FOR IMMEDIATE RELEASE
October 15, 2015
SITC leaders react to the recent approval of nivolumab (Opdivo®) for previously-treated metastatic non-small cell lung cancer
MILWAUKEE, WISCONSIN – The U.S. Food and Drug Administration (FDA) recently announced expanded approval of Bristol-Myers Squibb’s nivolumab (Opdivo®) to treat both squamous and non-squamous non-small cell lung cancer (NSCLC) in patients whose tumors progressed on or after platinum-based chemotherapy.
“Lung cancer is one of the most common tumors and has been historically very resistant to treatment, especially in the advanced stages,” said SITC President Howard L. Kaufman, MD, FACS (Rutgers Cancer Institute of New Jersey). “The availability of effective immunotherapy, especially after other treatments have failed, is particularly important as more patients will be eligible for a therapy associated with durable responses. This gives physicians and patients access to a new, powerful tool in the management of lung cancer, and offers new hope to those battling this deadly illness.”
What the Approval Means for Patients
Lung cancer is the leading cause of cancer-related death in the United States. In 2014 alone, an estimated 224,210 new diagnoses and 159,260 lung cancer-related deaths were reported, with an estimated 221,200 new diagnoses and 158,040 deaths in 2015, according to the FDA. NSCLC makes up 85% to 90% of all lung cancer cases in the United States and claims more lives each year than colon, breast and prostate cancers combined.
“The fact that immunotherapy has now moved from the treatment of melanoma to the unfortunately even more common non-small cell lung cancer is a huge advance, offering new therapies and the potential for long term survival to a group of patients who previously had few options,” said SITC member and Cancer Immunotherapy Guidelines – Lung Task Force Chair Roy S. Herbst, MD, PhD (Yale Cancer Center). “The promise of immunotherapy in this disease is incredible, and this opens up a new pathway for improving the survival and quality of life of many lung cancer patients.”
The safety and efficacy of Opdivo® to treat non-squamous NSCLC was supported by an open-label, randomized phase III trial (CheckMate -057), which demonstrated superior overall survival (OS) benefit for Opdivo® versus docetaxel (chemotherapy) in previously treated advanced NSCLC. For patients with advanced NSCLC, this approval is life changing. A second-line, non-chemotherapy option, Opdivo® is a well-tolerated treatment—with fewer and less severe side effects—when compared to commonly prescribed docetaxel. “The potential to offer effective treatment with few side effects will allow patients to maintain a high quality of life for much longer periods of time,” Dr. Kaufman explained.
What is next?
“Although the extended approval of Opdivo® is amazing news, currently, immunotherapy for lung cancer will only benefit about 20% to 25% of patients,” stated Dr. Herbst. “It will be critical to develop predictive markers, or biomarkers, to identify those likely to respond favorably to treatment; thus, improving patient selection and offering a better understanding of why some treatments are ineffective for some patients.”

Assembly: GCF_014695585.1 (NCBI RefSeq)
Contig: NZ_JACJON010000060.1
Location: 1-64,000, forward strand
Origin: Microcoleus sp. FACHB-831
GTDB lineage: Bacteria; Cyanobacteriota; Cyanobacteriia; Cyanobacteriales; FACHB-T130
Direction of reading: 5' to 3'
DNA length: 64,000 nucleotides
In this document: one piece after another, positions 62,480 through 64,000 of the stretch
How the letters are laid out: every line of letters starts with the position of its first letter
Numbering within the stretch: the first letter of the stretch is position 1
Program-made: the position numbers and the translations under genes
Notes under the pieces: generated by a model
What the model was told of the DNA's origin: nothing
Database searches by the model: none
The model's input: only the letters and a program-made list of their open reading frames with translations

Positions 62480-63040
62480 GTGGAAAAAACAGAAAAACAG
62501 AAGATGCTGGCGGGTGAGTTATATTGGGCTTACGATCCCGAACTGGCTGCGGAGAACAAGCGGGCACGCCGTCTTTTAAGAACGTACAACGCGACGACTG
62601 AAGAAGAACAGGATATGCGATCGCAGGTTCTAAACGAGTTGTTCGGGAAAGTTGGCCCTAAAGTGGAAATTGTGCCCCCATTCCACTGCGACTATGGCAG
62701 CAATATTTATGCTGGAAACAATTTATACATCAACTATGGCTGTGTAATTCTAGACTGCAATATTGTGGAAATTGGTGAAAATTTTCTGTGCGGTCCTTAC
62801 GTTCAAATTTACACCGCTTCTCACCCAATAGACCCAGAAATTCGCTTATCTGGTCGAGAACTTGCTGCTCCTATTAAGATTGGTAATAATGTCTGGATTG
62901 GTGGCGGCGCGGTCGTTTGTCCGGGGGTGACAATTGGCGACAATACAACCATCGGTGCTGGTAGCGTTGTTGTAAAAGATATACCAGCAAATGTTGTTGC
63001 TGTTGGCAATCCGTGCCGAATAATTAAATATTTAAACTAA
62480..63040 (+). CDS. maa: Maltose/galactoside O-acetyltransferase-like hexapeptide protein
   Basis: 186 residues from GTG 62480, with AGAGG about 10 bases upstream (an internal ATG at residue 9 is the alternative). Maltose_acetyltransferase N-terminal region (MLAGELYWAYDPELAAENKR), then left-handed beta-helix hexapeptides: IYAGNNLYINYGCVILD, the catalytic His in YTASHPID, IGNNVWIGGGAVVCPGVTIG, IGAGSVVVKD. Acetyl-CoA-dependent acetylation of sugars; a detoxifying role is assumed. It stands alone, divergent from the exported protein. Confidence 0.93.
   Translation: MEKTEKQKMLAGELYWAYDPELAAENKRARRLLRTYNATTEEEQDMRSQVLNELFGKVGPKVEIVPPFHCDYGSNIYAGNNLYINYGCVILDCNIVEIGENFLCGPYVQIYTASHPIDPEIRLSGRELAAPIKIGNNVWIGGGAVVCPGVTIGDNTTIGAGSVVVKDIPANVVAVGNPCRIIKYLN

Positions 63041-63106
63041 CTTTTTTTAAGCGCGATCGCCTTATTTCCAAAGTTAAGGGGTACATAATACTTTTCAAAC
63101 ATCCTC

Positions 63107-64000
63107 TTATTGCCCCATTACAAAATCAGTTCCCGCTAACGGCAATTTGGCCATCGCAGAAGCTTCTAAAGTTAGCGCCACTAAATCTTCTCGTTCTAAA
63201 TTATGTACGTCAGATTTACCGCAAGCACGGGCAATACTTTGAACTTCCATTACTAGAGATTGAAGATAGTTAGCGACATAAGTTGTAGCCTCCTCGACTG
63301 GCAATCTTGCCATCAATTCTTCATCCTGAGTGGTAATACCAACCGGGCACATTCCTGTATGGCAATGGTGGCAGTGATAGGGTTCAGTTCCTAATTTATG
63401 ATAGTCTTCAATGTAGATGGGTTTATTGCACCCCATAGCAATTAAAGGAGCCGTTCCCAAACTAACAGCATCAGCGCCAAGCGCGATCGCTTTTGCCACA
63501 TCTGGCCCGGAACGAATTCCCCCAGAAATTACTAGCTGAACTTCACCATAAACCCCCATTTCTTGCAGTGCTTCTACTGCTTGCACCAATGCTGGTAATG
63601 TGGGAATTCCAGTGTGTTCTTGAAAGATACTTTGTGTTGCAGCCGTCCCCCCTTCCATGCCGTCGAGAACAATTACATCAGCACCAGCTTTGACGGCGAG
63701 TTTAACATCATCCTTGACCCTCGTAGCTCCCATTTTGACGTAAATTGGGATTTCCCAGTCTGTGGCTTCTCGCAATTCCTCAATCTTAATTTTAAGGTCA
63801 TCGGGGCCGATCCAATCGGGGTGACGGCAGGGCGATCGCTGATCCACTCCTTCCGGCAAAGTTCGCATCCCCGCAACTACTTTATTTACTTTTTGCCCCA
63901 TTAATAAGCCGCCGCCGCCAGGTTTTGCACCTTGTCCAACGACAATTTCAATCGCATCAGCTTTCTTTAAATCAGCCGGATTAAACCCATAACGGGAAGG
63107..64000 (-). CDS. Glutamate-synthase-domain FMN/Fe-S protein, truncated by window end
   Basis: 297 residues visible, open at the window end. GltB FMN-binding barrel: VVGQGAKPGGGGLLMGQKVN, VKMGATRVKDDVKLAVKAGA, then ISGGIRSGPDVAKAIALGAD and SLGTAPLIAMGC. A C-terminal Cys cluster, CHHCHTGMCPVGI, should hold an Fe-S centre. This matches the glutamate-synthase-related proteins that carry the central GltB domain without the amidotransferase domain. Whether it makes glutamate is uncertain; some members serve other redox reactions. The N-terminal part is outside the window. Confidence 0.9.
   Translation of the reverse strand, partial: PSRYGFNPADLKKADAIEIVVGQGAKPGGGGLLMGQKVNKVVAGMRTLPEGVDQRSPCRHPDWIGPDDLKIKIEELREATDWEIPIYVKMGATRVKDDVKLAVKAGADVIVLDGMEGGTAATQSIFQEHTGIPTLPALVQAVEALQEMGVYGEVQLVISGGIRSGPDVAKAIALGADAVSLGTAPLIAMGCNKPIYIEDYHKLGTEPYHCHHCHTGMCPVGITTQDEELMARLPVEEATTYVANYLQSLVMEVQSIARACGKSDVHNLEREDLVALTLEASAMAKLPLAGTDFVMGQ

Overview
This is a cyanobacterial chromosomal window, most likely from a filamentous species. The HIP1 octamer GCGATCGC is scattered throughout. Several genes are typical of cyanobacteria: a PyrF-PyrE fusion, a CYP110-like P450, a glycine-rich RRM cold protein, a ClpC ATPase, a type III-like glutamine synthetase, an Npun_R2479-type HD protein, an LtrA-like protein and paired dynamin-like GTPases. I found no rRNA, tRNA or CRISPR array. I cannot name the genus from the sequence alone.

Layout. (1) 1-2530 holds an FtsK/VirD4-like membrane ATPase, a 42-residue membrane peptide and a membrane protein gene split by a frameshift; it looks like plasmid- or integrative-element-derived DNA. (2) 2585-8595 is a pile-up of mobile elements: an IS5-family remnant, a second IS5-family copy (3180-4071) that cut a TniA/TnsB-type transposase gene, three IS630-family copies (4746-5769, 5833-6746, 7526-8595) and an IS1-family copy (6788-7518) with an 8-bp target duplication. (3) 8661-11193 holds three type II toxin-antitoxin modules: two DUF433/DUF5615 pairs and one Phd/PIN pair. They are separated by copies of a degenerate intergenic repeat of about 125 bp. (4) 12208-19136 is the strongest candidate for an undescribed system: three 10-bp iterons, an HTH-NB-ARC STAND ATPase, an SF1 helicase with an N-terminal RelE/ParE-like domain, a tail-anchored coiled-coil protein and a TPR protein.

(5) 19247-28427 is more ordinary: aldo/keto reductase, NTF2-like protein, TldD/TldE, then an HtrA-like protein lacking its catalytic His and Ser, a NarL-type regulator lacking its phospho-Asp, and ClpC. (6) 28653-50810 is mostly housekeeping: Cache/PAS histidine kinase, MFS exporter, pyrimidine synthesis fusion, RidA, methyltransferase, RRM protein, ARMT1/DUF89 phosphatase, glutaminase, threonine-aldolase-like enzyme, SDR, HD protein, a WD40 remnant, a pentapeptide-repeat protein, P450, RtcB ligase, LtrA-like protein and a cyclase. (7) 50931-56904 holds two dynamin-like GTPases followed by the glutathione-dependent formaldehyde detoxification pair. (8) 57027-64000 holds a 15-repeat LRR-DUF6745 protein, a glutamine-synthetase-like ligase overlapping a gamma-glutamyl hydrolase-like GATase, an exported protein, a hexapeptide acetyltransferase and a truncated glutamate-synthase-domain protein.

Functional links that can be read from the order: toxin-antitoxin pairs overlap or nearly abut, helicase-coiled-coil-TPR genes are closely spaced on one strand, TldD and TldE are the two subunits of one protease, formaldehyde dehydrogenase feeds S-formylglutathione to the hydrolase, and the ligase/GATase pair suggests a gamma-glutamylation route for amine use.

“Ultimately, we will want to move these immune therapy agents up to front line treatment of lung cancer or for use in early-stage disease,” Dr. Herbst continued. “The possibilities are endless, as we now perform translational research at its best—bringing new drugs and combinations from the lab to the clinic and back again to learn how to use these agents alone or in combination to help the most patients.”
Current SITC Initiatives in Immunotherapy for Lung Cancer
Due to recent advances in immunotherapy for lung cancer, including three FDA approvals in 2015, SITC has brought together leaders in the field to form a Cancer Immunotherapy Guidelines (CIG) lung task force. Charged with reviewing the state-of-the-art and best practices in lung cancer treatment, the task force will develop a white paper that provides an expert consensus opinion for practicing physicians on how best to use immunotherapy in patients battling this disease.
Recognizing that patients should have an active and informed role in every aspect of their care, SITC, in partnership with Melanoma Research Alliance (MRA) and Global Resource for Advancing Cancer Education (GRACE), will offer programming specifically for patients, caregivers and patient advocates at the SITC 30th Anniversary Annual Meeting & Associated Programs. To be held in National Harbor, Maryland on November 7, the Cancer Immunotherapy Patient Forum will include expert presentations on how immunotherapy works, the latest treatment options available now and what’s on the horizon, as well as break-out sessions that cover unique issues facing melanoma, leukemia, lymphoma, lung and genitourinary cancer patients.
Additional SITC resources for physicians, patients, patient advocates or anyone seeking for information on immunotherapy for lung cancer, include:
Understanding Cancer Immunotherapy patient resource guide, which contains a list of clinical trials by cancer type
NSCLC Immunotherapy: A New Hope™, an animated video that follows a patient’s journey from her diagnosis of NSCLC through the course of cancer immunotherapy treatment via a clinical trial
Established in 1984, the Society for Immunotherapy of Cancer (SITC) is a non-profit organization of medical professionals dedicated to improving cancer patient outcomes by advancing the development, science and application of cancer immunotherapy and tumor immunology. SITC is comprised of influential basic and translational scientists, practitioners, healthcare professionals, government leaders and industry professionals around the globe. Through educational initiatives that foster scientific exchange and collaboration among leaders in the field, SITC aims to one day make the word “cure” a reality for cancer patients everywhere.